In a wide-ranging interview with the New Yorker's David Remnick that also touched on a pre-Thanksgiving basketball injury, foreign policy, conservative's endless attacks on his record and legacy, his increasingly willingness to socialize, and his feelings about his daughter watching Girls, President Obama said some very sensible things about weed.
"As has been well documented, I smoked pot as a kid, and I view it as a bad habit and a vice, not very different from the cigarettes that I smoked as a young person up through a big chunk of my adult life. I don’t think it is more dangerous than alcohol," Obama said. After saying that marijuana use is "not something I encourage, and I’ve told my daughters I think it’s a bad idea, a waste of time, not very healthy," he went on to make an important point about Americans' shifting attitude toward legalization, which has profound consequences for kids who are being raised in environments that are very different from Malia and Sasha's:
"Middle-class kids don’t get locked up for smoking pot, and poor kids do," he said. "And African-American kids and Latino kids are more likely to be poor and less likely to have the resources and the support to avoid unduly harsh penalties.” But, he said, "we should not be locking up kids or individual users for long stretches of jail time when some of the folks who are writing those laws have probably done the same thing." Accordingly, he said of the legalization of marijuana in Colorado and Washington that "it’s important for it to go forward because it’s important for society not to have a situation in which a large portion of people have at one time or another broken the law and only a select few get punished."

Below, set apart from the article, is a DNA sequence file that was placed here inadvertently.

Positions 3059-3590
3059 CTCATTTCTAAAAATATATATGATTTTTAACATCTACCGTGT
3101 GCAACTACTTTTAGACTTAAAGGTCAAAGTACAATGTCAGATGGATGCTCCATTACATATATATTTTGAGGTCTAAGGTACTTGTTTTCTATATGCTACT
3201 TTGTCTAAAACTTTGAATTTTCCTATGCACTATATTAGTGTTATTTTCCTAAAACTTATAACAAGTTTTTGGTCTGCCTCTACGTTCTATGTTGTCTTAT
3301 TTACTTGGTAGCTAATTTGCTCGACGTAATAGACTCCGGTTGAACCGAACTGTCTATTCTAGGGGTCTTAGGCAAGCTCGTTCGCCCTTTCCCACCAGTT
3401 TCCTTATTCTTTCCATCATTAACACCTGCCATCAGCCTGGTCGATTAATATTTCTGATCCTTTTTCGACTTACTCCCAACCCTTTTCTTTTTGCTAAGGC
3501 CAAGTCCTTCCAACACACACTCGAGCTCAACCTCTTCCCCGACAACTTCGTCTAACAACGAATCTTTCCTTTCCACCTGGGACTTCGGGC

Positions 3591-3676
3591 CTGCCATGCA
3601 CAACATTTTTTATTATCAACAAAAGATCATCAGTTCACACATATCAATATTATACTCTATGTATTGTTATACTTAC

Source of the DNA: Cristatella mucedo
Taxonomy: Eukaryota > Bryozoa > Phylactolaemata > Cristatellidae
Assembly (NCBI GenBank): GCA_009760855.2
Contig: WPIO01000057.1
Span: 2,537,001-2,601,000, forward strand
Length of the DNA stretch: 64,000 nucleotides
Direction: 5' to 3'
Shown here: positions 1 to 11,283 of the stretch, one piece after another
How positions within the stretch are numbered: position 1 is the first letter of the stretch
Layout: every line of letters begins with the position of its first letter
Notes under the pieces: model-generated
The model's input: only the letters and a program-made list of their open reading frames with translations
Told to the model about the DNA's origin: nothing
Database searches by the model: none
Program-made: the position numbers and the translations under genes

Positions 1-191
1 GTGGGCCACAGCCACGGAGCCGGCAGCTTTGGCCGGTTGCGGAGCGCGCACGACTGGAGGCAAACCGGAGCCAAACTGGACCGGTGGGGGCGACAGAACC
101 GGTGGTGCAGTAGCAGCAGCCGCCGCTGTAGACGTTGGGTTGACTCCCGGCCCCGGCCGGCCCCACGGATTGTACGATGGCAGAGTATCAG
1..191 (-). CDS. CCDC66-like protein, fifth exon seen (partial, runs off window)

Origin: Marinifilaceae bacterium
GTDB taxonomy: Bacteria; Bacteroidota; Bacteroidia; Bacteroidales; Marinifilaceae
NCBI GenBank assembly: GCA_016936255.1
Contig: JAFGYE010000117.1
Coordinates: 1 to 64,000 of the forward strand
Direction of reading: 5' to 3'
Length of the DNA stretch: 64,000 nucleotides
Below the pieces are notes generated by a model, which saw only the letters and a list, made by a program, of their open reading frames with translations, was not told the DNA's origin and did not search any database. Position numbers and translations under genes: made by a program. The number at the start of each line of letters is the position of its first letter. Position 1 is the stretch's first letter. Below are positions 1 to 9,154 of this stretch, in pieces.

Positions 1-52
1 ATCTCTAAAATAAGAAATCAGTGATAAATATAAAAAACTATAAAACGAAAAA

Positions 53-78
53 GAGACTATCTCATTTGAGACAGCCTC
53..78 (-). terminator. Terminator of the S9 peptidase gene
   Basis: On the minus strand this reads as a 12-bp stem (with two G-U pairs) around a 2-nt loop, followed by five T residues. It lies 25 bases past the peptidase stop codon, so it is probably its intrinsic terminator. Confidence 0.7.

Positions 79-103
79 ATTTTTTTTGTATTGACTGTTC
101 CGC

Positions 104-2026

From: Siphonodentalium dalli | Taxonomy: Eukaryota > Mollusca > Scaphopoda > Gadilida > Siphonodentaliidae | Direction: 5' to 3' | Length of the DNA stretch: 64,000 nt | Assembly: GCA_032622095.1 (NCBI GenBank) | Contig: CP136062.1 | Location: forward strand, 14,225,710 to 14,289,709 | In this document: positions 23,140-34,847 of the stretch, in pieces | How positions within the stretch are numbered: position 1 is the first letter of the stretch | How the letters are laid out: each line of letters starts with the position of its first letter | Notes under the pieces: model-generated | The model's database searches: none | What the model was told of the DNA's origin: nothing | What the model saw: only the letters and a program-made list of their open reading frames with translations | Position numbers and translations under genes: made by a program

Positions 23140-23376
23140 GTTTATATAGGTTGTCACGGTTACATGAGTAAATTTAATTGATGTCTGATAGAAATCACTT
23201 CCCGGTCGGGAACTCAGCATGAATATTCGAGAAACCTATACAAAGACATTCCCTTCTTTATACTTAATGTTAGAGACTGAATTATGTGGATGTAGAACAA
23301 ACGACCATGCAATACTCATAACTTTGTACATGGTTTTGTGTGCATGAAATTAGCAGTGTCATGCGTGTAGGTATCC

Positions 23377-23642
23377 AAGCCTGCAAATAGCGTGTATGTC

However, he stopped short of calling for legal weed throughout the country. "Those who argue that legalizing marijuana is a panacea and it solves all these social problems I think are probably overstating the case," he said, noting that "the experiment that’s going to be taking place in Colorado and Washington is going to be, I think, a challenge" and wondering about potential "line-drawing issues" that could come with future attempts to legalize harder drugs. "Well, we can come up with a negotiated dose of cocaine that we can show is not any more harmful than vodka, are we open to that?" he asked. While Obama isn't likely to face that question as president, pot will remain a big issue for rest of his term. And, if this interview is any indication, it seems that he's at least tentatively committed to being reasonable about it. The Choom Gang would be proud.